Fred Zinnemann’s direction of High Noon is a masterclass in economy. The film checks in at a brisk 85 minutes and it takes place in real time on a Sunday morning. Will and Amy get married at 10:40 in the morning and Frank Miller is arriving on the noon train. The final confrontation takes up the final five minutes. There isn’t a wasted shot. The editing is tight and clean. It’s no surprise that Elmo Williams and Harry W. Gerstad won an Oscar for Film Editing. (High Noon also won an Oscar for Cooper as Best Actor and a third for the title song, which is played several times though the course of the movie and sung by Tex Ritter.)

Along the way, Zinnemann ups the tension with repeated (I counted at least 16) shots of clocks that countdown the ticking time until noon. Cooper has a deserved reputation as a restrained actor, but he does a master job here of showing increasing anxiety through subtle movements of his face and eyes as noon approaches. Cooper’s understated approach gives the scene where he eventually loses it while alone in his office more power. Even then, Cooper (and Zinnemann) allow Will to have a one-second emotional outburst and then grimly returns to the task at hand.

Zinnemann also used the low-budget to his advantage by giving the film a grainy, documentary style look. While most of the film is shot in interiors, he keeps them small, as if the walls were closing in on the 6’3” Cooper.

Cooper got the part because he was the only “name” actor willing to do it and willing to do it at a big discount. Grace Kelly was an off-Broadway unknown who got the part because she could act, was pretty and would work cheap. Not only that, but she accepted fifth billing despite really being the female lead. (Second-billed Thomas Mitchell was a bigger name, but he’s essentially in just one scene.)

Kelly is a natural playing a young, innocent pacifist, of course, but the age difference between her and Cooper is noticeable. Cooper was thirty years older than Kelly and looked at least ten years older than that. Still, while you can’t figure out how Amy fell in love with this grandpa, Kelly makes you believe that she does, in fact, love him.

Mexican actress Katy Jurado plays Helen Ramirez, the “woman from Will’s past” that Amy finds threatening. But she—and us, the audience—eventually find out that Helen is probably the wisest person in town. Helen is also the one who convinces Amy that her place is by Will’s side.

The Western has throughout its history played a role in defining what American masculinity means. But High Noon takes direct aim at that by portraying the men, not including Will, to be mostly selfish and cowardly. The women on the other hand, both Amy and Helen, are the ones who take decisive action, even if they go in opposite directions.

But don’t get the impression that High Noon is just a psychological drama. Yes, the action takes a while to build, but it comes, There’s a fistfight between Will and Harvey and the final four-on-one gunfight between Will Kane and Frank Miller does not disappoint.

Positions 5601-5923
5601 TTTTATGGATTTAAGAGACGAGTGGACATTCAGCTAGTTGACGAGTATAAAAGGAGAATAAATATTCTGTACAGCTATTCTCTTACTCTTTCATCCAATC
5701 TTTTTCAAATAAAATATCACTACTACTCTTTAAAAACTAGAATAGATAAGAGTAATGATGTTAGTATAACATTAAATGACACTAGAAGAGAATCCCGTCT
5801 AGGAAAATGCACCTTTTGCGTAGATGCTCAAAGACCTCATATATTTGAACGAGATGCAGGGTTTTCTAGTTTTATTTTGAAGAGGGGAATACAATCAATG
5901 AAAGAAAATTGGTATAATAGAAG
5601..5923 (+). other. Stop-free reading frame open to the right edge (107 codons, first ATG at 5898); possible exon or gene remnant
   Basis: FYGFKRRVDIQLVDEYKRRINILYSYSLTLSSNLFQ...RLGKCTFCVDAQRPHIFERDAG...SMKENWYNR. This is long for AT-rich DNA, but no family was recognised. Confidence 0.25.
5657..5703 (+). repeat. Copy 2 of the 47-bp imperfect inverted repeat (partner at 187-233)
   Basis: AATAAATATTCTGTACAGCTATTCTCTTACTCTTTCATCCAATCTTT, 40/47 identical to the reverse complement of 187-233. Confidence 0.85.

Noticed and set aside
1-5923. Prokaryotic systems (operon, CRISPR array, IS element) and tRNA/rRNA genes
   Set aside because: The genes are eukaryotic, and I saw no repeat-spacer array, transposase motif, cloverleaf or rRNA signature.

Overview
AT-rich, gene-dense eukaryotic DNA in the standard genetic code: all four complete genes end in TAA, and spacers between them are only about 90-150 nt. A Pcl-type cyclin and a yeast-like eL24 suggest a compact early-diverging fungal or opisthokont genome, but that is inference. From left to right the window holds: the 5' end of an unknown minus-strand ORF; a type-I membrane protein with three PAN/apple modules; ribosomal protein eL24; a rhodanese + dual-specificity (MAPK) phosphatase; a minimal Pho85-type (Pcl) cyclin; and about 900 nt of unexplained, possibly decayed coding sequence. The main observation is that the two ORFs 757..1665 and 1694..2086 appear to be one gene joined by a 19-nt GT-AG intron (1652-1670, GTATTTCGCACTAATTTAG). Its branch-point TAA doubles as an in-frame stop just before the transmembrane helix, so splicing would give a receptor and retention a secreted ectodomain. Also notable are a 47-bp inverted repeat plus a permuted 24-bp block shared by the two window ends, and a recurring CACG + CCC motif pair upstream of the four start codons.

High Noon is also a very influential film. It was pretty much the template for Clint Eastwood’s career. The “lone gunman” takes on a band of outlaws is repeated in A Fistful of Dollars. The “lone cop stands against the criminal tide” is basically the entire Dirty Harry franchise. Will Kane may not be a “rogue cop” and he does, in fact, “play by the rules,” but so many movies that have just one outnumbered cop making a stand against the forces of anarchy with little or no help owe a debt to High Noon.

Last time I featured the trailer for the restoration of High Noon, but I thought I’d share the original tonight. You can re-watch the restoration one at the link.

Stagecoach. #7 seed. Directed by John Ford. Starring Claire Trevor, John Wayne, Andy Devine, John Carradine, Thomas Mitchell, Louise Platt, George Bancroft, Donald Meek.

I will add tonight that Stagecoach is the last time in his career that John Wayne did not get top billing.

Also, while I wrote here that I think I ranked Stagecoach too low, I think when I was seeding the field that I knocked it down a place or two or three for its portrayal of the Apache. That’s something that John Ford would come to regret later in his career.

I feel like I have Stagecoach is seeded too low here, because I think it’s close to a perfect movie. It may seem somewhat cliché at times, but that’s only because so many films made since have copied its setup.

There were a ton of Westerns made before Stagecoach, but by the 1930s, they were all cheap B-movies made mostly for Saturday afternoon matinees for children with a dime to spend. John Wayne starred in a lot of them. Ford wanted to make a Western with a big budget that adults could enjoy, like he had done in the silent era. He also insisted upon casting Wayne, whom he thought had star potential. The studios wanted a bigger name (Gary Cooper was suggested), but Ford said it was Wayne or no one. Eventually producer Walter Wanger relented, but the better-known Claire Trevor had to get top billing and a much bigger salary.

The success of Stagecoach (and a few other films) kicked off a Western craze in the US that would last until the early-seventies.

Stagecoach is an “Ark Film,” which is a term that means you take a bunch of random people with little in common and throw them together in a situation where they are stuck with each other. You’ve seen other films or TV shows that have used this concept. Stagecoach, naturally enough, is about the dangerous passage of a stagecoach through hostile Apache territory, with Geronimo on the warpath. There are nine people on the stagecoach, and they all have their own story.

Buck (Devine) is the good-hearted but somewhat bumbling stage driver. When the town gets the message that the Ringo Kid (Wayne) has escaped from prison, Marshal Curley (George Bancroft) decides to ride shotgun—both to protect the stage from the Apache and to bring Ringo, for whom he has a soft spot, back to prison alive.